South African Johan Botha was reported for his version of the doosra after the 3rd Test match against Australia in 2006. Botha was playing in his maiden Test match at the time. His bowling was later ruled illegal, and he was banned, though this ban was subsequently lifted. He is now allowed to bowl all types of deliveries except the doosra, which was deemed to exceed the 15-degree limit. (Pic/ AFP)
Former Pakistan spinner Saqlain Mushtaq is credited with the invention of doosra, but in actuality he just perfected it. Saqlain took 208 Test and 288 one-day wickets during his career. The doosra, which means 'the second one' in Urdu, turns from leg-side to offside -- the opposite direction to orthodox off breaks. It is bowled from the back of the hand with a lot of top-spin, though the bowler's wrist still moves in a clockwise direction, making it difficult for a batsman to pick. (Pic/ AFP)
Muttiah Muralitharan is one of the greatest exponents of the doosra. But the Sri Lankan offie's doosra was the subject of an official report by match referee Chris Broad during Australia's tour of Sri Lanka in 2004, for illegal bending of the arm at the elbow during the bowling action. Subsequent tests showed that Muralitharan was straightening his arm by angles of up to 10 degrees prior to delivering doosras, well outside the ICC's acceptable guideline of 5 degrees for spin bowlers. Muralitharan was subsequently instructed by Sri Lanka Cricket not to bowl the doosra in international cricket. In February 2006, in an attempt to silence the Australian crowds and their 'no ball' chants, Muralitharan took another test at the University of Western Australia, which saw all of his deliveries deemed legal, including the doosra. (Pic/ AFP)
India's spin star Harbhajan Singh is quite an efficient bowler of the doosra. The off-spinner was called twice in his career for 'chucking' and has since corrected his bowling action. (Pic/ Getty Images)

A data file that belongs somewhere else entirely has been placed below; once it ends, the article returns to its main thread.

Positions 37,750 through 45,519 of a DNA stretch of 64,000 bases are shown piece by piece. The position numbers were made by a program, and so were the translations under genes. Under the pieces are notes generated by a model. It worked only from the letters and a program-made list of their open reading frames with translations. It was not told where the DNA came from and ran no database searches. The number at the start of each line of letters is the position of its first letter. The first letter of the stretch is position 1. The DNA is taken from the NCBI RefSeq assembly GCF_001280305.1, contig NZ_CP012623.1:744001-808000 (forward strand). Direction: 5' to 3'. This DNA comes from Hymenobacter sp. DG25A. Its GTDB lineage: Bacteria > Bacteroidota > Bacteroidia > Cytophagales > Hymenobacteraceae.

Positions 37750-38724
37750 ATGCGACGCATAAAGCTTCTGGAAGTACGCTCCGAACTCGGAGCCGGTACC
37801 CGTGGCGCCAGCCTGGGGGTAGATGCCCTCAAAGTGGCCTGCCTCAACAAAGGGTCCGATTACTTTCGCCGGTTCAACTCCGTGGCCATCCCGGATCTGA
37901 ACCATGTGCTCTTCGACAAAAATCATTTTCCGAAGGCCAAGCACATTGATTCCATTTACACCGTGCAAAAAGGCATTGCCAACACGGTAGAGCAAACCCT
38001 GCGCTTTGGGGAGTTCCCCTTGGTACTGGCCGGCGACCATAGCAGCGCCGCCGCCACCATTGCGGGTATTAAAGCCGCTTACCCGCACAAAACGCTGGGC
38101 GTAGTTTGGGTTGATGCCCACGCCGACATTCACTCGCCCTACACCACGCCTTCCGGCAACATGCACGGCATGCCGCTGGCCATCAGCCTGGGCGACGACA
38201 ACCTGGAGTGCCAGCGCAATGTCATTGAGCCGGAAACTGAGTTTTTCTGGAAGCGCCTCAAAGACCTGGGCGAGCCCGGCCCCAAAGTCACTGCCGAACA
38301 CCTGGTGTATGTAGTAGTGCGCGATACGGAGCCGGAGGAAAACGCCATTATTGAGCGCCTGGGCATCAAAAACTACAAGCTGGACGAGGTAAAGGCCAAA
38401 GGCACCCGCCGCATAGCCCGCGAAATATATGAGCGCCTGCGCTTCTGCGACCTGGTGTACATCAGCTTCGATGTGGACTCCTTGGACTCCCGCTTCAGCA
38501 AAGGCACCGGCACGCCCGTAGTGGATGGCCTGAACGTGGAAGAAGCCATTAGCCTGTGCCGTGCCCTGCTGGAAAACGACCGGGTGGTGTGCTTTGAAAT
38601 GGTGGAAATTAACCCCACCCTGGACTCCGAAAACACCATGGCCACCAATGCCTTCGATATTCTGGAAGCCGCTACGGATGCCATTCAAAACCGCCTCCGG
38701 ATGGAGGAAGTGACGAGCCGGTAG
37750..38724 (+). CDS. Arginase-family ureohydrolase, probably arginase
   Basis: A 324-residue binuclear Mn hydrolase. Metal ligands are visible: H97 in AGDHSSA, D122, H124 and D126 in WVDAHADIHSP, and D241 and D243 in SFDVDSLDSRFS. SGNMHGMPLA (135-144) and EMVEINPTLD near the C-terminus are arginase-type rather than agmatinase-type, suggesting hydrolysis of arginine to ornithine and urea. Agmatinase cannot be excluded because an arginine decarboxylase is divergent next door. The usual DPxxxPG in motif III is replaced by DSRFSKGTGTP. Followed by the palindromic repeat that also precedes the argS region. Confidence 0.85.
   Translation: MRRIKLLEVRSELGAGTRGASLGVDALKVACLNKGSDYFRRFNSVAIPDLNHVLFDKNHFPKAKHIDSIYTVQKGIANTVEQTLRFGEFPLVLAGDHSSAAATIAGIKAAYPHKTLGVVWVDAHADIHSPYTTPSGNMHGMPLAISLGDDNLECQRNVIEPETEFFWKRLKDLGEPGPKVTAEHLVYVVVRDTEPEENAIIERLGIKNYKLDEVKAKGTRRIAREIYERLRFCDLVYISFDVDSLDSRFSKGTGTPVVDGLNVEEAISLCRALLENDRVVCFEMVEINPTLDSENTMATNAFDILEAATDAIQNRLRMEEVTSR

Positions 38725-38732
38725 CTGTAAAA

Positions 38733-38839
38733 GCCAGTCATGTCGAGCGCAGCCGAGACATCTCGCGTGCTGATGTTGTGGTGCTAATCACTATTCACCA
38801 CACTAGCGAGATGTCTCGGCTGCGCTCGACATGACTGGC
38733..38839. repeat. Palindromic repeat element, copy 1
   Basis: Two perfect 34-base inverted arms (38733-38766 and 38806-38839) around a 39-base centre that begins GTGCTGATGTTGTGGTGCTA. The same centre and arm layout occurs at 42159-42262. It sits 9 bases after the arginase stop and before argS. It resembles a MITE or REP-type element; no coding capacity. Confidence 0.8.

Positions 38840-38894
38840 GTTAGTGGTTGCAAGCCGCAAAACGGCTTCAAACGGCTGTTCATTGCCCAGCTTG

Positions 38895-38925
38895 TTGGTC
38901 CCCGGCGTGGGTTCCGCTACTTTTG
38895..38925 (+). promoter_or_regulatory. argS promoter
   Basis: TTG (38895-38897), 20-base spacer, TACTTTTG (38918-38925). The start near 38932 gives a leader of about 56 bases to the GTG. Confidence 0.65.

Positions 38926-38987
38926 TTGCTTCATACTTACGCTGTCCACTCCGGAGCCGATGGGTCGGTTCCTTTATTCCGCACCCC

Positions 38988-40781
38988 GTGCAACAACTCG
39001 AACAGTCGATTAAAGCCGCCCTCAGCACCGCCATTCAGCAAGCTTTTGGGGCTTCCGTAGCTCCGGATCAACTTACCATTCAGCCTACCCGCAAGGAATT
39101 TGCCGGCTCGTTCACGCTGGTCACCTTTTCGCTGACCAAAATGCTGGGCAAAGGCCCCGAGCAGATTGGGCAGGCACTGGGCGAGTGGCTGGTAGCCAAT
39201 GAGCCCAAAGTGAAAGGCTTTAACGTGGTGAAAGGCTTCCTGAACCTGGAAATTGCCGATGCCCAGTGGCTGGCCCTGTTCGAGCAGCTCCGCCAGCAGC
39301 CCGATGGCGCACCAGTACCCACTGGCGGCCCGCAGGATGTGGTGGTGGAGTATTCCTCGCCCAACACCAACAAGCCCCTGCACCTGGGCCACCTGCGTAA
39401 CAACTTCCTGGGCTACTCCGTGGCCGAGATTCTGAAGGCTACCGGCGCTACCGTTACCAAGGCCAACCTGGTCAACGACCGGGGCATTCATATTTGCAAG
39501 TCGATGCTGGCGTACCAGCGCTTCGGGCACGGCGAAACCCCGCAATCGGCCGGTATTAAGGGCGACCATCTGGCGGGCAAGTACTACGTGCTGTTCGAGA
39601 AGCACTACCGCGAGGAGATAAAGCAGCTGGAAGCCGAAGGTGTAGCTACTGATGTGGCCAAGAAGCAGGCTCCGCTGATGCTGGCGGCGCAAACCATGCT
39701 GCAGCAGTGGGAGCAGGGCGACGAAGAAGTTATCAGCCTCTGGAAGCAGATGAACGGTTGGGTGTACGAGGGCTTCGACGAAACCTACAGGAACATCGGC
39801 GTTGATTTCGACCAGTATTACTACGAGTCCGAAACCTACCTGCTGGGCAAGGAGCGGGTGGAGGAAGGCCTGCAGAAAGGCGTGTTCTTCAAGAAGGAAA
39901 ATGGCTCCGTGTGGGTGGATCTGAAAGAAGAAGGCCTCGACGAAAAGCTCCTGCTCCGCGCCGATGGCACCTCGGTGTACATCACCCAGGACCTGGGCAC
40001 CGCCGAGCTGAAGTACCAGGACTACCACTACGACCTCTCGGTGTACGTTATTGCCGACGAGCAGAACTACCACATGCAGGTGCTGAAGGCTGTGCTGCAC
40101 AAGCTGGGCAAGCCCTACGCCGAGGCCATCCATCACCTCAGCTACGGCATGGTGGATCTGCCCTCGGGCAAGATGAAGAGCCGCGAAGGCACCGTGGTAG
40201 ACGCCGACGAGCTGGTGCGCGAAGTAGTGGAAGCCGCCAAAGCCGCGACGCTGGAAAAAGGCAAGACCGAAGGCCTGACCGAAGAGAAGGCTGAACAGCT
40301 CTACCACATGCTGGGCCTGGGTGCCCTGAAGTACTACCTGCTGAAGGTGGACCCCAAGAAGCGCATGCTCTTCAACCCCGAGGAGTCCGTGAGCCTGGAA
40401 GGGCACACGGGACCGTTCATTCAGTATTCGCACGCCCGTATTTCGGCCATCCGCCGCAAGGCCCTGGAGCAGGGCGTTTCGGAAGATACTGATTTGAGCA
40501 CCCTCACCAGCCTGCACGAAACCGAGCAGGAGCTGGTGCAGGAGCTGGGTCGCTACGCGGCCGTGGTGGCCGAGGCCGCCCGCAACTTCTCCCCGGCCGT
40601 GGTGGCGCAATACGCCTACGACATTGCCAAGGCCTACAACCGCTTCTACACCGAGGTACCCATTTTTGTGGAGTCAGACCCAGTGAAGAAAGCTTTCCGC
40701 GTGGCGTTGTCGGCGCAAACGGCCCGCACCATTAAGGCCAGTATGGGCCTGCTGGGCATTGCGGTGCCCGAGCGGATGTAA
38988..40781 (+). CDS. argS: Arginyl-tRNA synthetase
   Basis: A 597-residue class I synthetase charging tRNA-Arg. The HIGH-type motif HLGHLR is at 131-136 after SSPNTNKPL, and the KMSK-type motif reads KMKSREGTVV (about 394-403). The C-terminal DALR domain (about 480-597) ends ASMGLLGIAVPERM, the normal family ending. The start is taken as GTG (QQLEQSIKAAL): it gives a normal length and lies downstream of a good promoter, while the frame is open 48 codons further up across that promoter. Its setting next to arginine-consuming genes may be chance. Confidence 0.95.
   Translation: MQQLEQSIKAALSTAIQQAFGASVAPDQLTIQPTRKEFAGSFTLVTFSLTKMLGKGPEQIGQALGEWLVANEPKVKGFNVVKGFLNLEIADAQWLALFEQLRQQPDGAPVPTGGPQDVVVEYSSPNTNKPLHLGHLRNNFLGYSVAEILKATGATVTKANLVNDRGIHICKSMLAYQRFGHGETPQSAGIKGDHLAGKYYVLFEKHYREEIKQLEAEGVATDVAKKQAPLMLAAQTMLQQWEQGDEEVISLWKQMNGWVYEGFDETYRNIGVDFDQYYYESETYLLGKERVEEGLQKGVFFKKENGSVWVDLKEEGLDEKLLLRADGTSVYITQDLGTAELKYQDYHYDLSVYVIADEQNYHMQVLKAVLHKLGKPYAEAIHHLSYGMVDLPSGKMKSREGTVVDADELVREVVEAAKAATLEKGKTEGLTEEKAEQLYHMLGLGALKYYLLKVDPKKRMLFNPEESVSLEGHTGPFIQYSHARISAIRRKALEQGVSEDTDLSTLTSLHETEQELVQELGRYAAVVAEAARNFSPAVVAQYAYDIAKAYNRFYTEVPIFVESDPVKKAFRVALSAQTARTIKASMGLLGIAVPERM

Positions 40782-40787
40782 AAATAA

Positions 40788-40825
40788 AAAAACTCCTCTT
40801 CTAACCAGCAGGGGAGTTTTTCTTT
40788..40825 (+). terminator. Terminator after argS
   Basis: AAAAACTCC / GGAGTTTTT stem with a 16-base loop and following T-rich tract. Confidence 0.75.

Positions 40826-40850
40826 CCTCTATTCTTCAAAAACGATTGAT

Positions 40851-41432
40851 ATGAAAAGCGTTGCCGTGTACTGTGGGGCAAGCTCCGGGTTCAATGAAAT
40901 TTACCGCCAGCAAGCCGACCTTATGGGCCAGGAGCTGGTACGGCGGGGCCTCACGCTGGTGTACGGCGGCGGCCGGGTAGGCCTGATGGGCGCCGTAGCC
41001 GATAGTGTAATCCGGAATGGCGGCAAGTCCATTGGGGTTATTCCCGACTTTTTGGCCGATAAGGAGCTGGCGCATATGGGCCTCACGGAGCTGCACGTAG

Pakistani cricketer off-spin bowler Saeed Ajmal uses the doosra to good effect. He has a well disguised doosra and keeps it as a mystery while he bowls. His technique is noted for causing more spin than speed, to his personal preference. Ajmal is currently under suspension for his doosra, which he uses almost as a stock delivery. (Pic/ AFP, Getty Images)
English part-time bowler Moeen Ali became the first English spinner to bowl a doosra in an international match when he did it against Sri Lanka at Headingley during the 2014 test series. Interestingly, Ali has stopped bowling the doosra fearing he could be banned from international cricket following the recent crackdown on suspect actions. (Pic/ AFP)
Sri Lankan left-arm bowler Rangana Herath gained recognition by bowling the doosra, in particular against the Australians during an 'A' tour. (Pic/ AFP)
Pakistani all-rounder Shoaib Malik has also bowled the doosra in international cricket and been reported for it, twice. Malik has since returned to play but does not bowl the doosra any more. (Pic/ AFP)
Former South Africa spin veteran Johan Botha is known for his ability to bowl the 'doosra', which he employs to great effect. On his birthday today, we look at some of the best exponents of this art...
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